ACCREDITATION OF ESL PROGRAMS IN WEST VIRGINIA
Accreditation is a form of independent, professional certification that focuses on schools and programs in a particular field. Accreditation of English as a Second Language (ESL) schools and programs in the state therefore assures international students and their parents that the school adheres to high quality standards. Which means the programs are delivered by qualified faculty and are constantly updated to meet student needs. The Department of Homeland Security/Bureau of Citizenship and Immigration Services DHS/BCIS) requires that international students who enter the country on an F-1 visa--no matter which state they plan to live in--attend an accredited institution. Therefore, please note that the information below is a general guide for students researching American ESL schools, and is applicable to schools in all states. For the most current and specific details, students should also refer to individual state higher education agencies, as well as individual institutions.
Accreditation of educational institutions in the US takes place at different levels. Governmental and other agencies must first recognize the accrediting bodies. For instance, the US Department of Education, the Council for Higher Education Association (CHEA) and the Association of Specialized and Professional Accreditors (ASPA) grant power to associations that oversee accreditation at the regional, institutional or program level. Additionally, some types of schools--such as career colleges, which may include language institutes--require approval to operate at the state level.
Accreditation of any college or private language school offering ESL programs can occur at the regional, state, institutional or program levels.
Regional: The US Department of Education recognizes 6 distinct higher educational regions, each of which is overseen by a different accrediting body. This is the type of accreditation most commonly referred to and is for a college as a whole, not for individual programs. Accreditation by these regional agencies isn't automatic: this is voluntary accreditation.
Institutional: Depending on the kind of school it is (e.g., private, Christian, career college, etc.) it may also be accredited by institute-type specific agencies. Educational institutions in the US vary in character, size, location and in the programs they offer. Therefore a school that offers ESL programs may be accredited by one or more of several accrediting organizations.
Specialized: Specialized accreditation is a type of accreditation that focuses on specific areas of study and individual programs. This is sometimes called professional accreditation, because it means specific programs meet the national standards for that field of study.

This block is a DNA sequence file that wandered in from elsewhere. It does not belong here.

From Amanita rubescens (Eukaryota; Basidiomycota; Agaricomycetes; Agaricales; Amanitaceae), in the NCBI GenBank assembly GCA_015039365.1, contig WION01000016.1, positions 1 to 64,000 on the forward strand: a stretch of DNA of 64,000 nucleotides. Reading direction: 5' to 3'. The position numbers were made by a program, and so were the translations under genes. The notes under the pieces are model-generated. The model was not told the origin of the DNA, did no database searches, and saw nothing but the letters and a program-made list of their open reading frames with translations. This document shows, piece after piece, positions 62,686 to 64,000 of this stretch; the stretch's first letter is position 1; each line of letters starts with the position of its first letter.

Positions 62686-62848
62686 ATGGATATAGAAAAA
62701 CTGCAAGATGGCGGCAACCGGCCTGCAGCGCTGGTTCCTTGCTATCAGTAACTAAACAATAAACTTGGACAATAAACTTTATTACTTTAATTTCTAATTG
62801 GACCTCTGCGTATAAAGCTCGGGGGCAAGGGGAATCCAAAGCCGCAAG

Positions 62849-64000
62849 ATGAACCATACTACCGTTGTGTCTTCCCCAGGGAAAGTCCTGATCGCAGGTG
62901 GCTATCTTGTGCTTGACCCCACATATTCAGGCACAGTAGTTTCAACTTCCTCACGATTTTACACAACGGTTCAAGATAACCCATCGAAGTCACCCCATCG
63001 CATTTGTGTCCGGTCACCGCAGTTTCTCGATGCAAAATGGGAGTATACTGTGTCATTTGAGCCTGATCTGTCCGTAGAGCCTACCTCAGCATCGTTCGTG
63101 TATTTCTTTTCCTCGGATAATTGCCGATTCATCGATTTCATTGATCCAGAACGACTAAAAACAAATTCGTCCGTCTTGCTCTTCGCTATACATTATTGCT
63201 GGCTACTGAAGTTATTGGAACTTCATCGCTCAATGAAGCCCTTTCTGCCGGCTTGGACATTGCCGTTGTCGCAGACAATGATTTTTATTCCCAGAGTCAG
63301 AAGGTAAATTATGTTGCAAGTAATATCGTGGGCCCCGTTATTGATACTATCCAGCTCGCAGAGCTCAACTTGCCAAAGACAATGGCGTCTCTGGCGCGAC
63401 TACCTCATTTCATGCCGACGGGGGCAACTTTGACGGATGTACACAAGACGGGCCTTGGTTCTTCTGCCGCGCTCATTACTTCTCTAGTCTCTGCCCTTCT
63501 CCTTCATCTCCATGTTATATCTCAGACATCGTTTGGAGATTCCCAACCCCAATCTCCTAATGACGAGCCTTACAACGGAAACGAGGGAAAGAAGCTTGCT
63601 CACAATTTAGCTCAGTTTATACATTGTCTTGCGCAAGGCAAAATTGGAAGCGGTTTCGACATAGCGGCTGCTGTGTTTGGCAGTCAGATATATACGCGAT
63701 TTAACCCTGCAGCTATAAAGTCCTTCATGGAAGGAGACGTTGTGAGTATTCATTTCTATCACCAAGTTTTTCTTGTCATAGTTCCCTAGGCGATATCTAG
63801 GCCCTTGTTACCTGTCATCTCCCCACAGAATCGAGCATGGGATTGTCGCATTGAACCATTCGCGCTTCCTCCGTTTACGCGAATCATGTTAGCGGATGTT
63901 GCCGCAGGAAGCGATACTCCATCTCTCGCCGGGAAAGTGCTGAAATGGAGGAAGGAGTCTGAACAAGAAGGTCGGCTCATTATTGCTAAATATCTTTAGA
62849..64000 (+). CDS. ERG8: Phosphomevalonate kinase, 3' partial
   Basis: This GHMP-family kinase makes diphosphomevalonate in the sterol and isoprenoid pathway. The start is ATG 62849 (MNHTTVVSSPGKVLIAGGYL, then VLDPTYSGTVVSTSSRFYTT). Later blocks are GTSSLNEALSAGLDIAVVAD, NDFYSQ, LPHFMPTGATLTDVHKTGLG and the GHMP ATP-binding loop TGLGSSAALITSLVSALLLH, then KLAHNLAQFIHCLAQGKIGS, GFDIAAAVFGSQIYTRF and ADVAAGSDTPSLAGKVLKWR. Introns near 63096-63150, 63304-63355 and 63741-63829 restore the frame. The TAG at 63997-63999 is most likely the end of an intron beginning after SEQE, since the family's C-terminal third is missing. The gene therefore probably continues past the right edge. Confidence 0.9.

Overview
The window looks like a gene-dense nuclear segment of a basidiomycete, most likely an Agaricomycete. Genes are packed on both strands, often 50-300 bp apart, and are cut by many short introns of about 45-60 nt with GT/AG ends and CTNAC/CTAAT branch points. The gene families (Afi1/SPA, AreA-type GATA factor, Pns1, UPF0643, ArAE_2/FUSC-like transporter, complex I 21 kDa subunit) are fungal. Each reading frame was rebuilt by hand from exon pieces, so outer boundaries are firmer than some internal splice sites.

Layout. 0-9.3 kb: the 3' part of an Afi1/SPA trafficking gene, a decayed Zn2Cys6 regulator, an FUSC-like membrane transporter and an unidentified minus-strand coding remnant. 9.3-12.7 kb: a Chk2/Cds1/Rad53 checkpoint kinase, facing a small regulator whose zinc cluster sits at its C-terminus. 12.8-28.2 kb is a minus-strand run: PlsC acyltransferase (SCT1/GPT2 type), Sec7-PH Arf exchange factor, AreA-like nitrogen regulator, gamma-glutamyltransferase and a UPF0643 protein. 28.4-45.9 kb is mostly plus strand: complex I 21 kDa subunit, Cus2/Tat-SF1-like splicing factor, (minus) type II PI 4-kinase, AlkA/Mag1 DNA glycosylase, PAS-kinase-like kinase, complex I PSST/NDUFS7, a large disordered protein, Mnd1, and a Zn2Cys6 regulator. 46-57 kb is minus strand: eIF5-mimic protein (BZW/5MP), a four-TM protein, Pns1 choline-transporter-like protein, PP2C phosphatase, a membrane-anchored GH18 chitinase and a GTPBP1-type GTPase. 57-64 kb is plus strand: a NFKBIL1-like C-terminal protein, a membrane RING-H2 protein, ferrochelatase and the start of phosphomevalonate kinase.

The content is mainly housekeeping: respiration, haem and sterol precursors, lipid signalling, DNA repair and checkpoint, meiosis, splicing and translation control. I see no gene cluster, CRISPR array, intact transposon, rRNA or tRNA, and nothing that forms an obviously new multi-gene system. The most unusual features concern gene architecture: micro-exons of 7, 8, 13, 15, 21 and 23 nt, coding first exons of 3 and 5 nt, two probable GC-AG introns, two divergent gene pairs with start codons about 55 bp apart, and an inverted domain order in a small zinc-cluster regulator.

When assessing quality, you can also look at whether a school or program has any memberships in, or endorsements by, professional associations (such as UCIEP-University and College Intensive English Programs) which reflect certain standards of quality, but this is not the same as official accreditation.
Specialized ESL Accrediting Bodies
Commission on English Language Program Accreditation (CEA)
Location: Alexandria, Virginia
Scope: CEA is an international accreditation organization based in the USA. CEA accredits postsecondary English language training schools and programs in the US and internationally.
Accrediting Council for Continuing Education and Training (ACCET)
Location: Washington, DC
Scope: ACCET accredits institutions providing noncollegiate continuing education and training programs and which may be approved to award the validated CEU, certificates and/or Occupational Associates Degrees. They specifically accredit Intensive English Programs (IEP).
The goal of accreditation is to ensure that education provided by institutions of higher education meets acceptable levels of quality. Accrediting agencies have no legal control over institutions or programs; they promote certain standards and approve or renew membership of institutions that apply and meet the accreditation standards or criteria. The US Secretary of Education and CHEA each maintain and publish a list of nationally recognized accrediting agencies, and most institutions attain eligibility for Federal funds by holding accredited or pre-accredited status with one of the recognized accrediting agencies. Accreditation will protect you from scams and substandard instruction.